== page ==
Markup languages and the semantic web
1 / 24

Markup Languages and the Semantic Web - PowerPoint PPT Presentation

  • Uploaded on

Inf 722 Fall 2007 (Gangolly) 13. Dublin Core. Metadata Elements ISO 15836:2003. Rights. Date ... Publisher. Language. Description. Source. Subject. Identifier. Creator ...

I am the owner, or an agent authorized to act on behalf of the owner, of the copyrighted work described.
Download Presentation

PowerPoint Slideshow about 'Markup Languages and the Semantic Web' - Kelvin_Ajay

An Image/Link below is provided (as is) to download presentation

Download Policy: Content on the Website is provided to you AS IS for your information and personal use and may not be sold / licensed / shared on other websites without getting consent from its author.While downloading, if for some reason you are not able to download a presentation, the publisher may have deleted the file from their server.

- - - - - - - - - - - - - - - - - - - - - - - - - - E N D - - - - - - - - - - - - - - - - - - - - - - - - - -
Presentation Transcript
Markup languages and the semantic web l.jpg

Markup Languages and the Semantic Web

Lecture Notes Prepared by

Jagdish S. Gangolly

Interdisciplinary Ph.D Program in Information Science

State University of New York at Albany

Inf 722 Fall 2007 (Gangolly)

Markup languages l.jpg
Markup Languages

  • Knowledge assumed:

    • HTML

      • DTD (Document Type Definition)

      • Tags

        • Format (confusion between format and other tags)

        • Structure (Too flexible, and so almost useless)

        • Content (virtually none)

      • Very poor in semantics

      • Inability to exploit latent semantics

      • Users at the mercy of browsers

      • Inflexibility in adding new tags un less blessed by browsers

Inf 722 Fall 2007 (Gangolly)

Xml i l.jpg

  • SGML, the forerunner of HTML

    • Too complex (annotated SGML standard runs over 1,000 pages

    • Too flexible

    • Little browser support

  • XML

    • Less complex and yet extensible

    • Flexible in expressing semantics

    • Browser support

Inf 722 Fall 2007 (Gangolly)

Xml ii l.jpg

  • Separation of format, content, and structure tags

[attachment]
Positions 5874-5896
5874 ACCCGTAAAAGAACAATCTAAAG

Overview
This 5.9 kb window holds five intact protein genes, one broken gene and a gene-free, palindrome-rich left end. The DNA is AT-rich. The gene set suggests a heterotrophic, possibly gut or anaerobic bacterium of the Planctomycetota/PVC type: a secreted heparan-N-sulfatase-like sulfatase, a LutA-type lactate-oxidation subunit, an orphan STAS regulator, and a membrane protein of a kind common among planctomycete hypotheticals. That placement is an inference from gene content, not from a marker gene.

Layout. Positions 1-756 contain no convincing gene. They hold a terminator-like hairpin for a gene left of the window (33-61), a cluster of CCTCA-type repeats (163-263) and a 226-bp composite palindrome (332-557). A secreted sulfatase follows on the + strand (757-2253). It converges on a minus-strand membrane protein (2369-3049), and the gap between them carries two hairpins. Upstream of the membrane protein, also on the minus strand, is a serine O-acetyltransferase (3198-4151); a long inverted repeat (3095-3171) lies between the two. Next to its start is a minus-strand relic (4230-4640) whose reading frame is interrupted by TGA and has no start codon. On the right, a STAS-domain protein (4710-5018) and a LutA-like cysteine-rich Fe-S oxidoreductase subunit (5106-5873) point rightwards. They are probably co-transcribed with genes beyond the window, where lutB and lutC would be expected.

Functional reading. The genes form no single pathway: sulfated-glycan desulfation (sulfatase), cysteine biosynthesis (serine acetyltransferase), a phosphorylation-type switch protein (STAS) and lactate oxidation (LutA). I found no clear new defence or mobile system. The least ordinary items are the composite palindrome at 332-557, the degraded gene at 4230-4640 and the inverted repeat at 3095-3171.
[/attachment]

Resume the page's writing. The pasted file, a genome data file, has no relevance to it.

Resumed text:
• Content: Schema

      • Rich set of data types

      • Easy to understand and implement

    • Format: XSL (XML Style-sheet language)

      • Complex and no universal browser support

      • Such support may not be crucial because of XSLT (XSL Transform) which enables HTMLize XML

    • Structure: Subsumed in content and format

    • Representing richer semantics than HTML allowed

Inf 722 Fall 2007 (Gangolly)

Xml iii l.jpg

  • Discipline enforced

  • Document Type Definition, required to specify the grammar of HTML and SGML required programmers to be familiar with one more language (EBNF - Extended Backus-Naur Formalism) in which DTDS are represented.

  • Good browser support

  • DOM (Document Object Model), SAX (Simple API for XML), and Namespaces facilitates machines to communicate and (understand) mutual data to an extent

Inf 722 Fall 2007 (Gangolly)

Semantic web l.jpg
Semantic Web

  • a mesh of information linked up in such a way as to be easily processable by machines, on a global scale. (

Inf 722 Fall 2007 (Gangolly)

Motivation l.jpg

  • Need for interchangeability of information (information sharing)

  • Need for interchangeability, translatability, uniformity of ontologies

  • Need for improving precision in retrieval

  • Need for web services based on understanding of data as well as metadata

Inf 722 Fall 2007 (Gangolly)

Semantic web components l.jpg
Semantic Web Components

  • Data

    • Structure

    • Content

    • Format

    • Ontology

  • Metadata

    • Representation Languages

    • Facility for metadata Interchange

Inf 722 Fall 2007 (Gangolly)

Slide9 l.jpg

  • Data (Semi-structured as well as structured)

    • Structure Tags: XML-Schema

    • Content Tags: XML-Schema

    • Ontology: Ontology representation languages